Booking a holiday is an exciting time – so exciting, in fact, that it’s easy to get carried away and end up making a mistake or two that could spoil your break away. Here, we round up 10 of the worst holiday blunders and how to avoid them.
In 2014, one couple booked flights to the Caribbean for what they thought was a bargain £800, but were turned away at Birmingham airport because their flight was departing from Birmingham, Alabama – not Birmingham in the West Midlands.
Checking and double checking your destination and departure point when booking your flights can therefore prove crucial to a successful holiday! After all, you might not want to end up in Sydney, Nova Scotia when you thought you were flying to Sydney, Australia, or Paris, Texas when you thought you were flying to Paris, France.
Equally as important is checking the dates are correct.
Booking your holiday and flights in a different name to that on your passport can be a costly mistake. If you’ve changed your name, perhaps because you recently got married, and you haven’t got around to updating your passport, be sure to book your flights in your maiden name. Or, if you’re booking tickets for friends, ensure you have their full names with the correct spelling.
Fail to do so, and you’ll end up forking out to get the name changed on your tickets. Ryanair, for example, charges £110 per passenger online and £160 at the airport, while easyJet charges up to £50 per person per flight – prices that really aren’t worth paying.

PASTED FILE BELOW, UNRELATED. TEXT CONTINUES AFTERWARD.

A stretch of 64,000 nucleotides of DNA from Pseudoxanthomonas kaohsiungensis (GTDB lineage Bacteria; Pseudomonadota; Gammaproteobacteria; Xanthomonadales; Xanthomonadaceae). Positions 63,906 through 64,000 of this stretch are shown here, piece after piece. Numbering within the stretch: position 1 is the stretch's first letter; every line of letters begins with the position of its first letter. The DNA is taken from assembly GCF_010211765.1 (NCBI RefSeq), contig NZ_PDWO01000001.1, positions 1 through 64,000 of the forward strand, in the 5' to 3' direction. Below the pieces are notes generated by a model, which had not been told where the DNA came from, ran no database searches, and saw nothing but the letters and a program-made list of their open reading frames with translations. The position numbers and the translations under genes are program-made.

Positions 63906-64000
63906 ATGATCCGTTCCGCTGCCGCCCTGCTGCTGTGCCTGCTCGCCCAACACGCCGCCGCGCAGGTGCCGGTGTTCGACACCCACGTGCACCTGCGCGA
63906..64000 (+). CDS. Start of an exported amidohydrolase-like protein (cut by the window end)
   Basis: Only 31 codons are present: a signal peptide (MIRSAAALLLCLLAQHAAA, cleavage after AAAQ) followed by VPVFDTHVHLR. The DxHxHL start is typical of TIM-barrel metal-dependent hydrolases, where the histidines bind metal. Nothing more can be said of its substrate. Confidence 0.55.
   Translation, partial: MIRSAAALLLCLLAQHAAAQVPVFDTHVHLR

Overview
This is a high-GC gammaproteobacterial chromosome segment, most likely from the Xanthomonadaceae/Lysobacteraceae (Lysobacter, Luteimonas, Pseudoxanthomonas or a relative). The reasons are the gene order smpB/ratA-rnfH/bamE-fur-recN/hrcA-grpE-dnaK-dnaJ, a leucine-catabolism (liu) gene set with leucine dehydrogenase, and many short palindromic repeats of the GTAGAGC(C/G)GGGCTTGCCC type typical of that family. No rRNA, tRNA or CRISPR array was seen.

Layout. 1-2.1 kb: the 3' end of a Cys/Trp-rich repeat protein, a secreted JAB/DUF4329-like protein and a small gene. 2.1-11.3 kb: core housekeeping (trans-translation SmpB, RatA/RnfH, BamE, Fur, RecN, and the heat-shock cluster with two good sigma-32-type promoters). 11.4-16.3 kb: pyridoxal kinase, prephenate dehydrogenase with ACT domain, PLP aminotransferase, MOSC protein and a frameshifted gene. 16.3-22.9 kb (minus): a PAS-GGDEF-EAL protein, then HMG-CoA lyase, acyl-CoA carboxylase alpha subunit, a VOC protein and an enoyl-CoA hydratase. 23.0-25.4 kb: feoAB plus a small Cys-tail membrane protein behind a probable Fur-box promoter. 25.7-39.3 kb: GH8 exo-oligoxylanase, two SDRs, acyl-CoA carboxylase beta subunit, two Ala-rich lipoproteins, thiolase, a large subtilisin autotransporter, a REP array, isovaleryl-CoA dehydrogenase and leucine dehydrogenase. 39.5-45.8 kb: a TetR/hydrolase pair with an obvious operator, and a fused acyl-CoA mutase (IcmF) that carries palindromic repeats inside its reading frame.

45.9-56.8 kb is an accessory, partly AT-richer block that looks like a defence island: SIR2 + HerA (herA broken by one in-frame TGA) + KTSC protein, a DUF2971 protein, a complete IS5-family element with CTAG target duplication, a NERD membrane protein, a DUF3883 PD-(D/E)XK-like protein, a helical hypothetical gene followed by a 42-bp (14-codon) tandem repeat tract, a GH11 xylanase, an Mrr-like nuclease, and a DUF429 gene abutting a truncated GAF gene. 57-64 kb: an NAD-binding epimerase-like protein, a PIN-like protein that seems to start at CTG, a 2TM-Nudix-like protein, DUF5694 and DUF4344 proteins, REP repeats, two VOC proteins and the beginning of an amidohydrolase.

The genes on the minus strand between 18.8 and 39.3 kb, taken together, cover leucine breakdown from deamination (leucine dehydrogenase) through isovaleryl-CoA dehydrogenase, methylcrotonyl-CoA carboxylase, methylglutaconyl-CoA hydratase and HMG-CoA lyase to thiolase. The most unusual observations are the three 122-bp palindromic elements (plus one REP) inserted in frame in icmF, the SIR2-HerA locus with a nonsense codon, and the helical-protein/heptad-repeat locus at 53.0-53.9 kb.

If you don’t buy a travel insurance policy before you go on holiday, you can end up paying the price should you have to cancel your trip for any reason, fall ill on holiday or even lose your luggage.
A common mistake is to assume that a free Global Health Insurance Card (GHIC) offers sufficient cover. But while a GHIC can prove valuable when you’re on holiday in Europe as it entitles you to the same medical treatment a local citizen would receive, it doesn’t guarantee free treatment and it won’t cover you for repatriation. You also won’t have cover for holiday cancellation or baggage loss. So it shouldn’t replace travel insurance. Bear in mind GHICs also aren’t valid in the Channel Islands.
It sounds obvious but many people forget to check when their passport expires before they travel. And your passport doesn’t just have to be in date for you to be able to head off on your holiday – often you need to have a certain number of months left on your passport in order for it to be valid. This is typically three months or six months, but it varies by country, so check carefully.
Remember it can take several weeks to get a new passport, and if you need one urgently, it can cost you as much as £128 (one-day premium service) as opposed to the usual £72.50. So the sooner you check, the better.
If your passport does not meet the right requirements, the airline won’t allow you to board.
Similarly, be sure to apply for a visa or other entry requirement in time if the country you’re visiting requires one – such as for India, Russia or the USA. If you don’t get your visa in time, you’ll be prevented from checking in at the airport and leaving the UK in the first place. Get some more handy advice in our article ‘Avoid a visa rip-off’.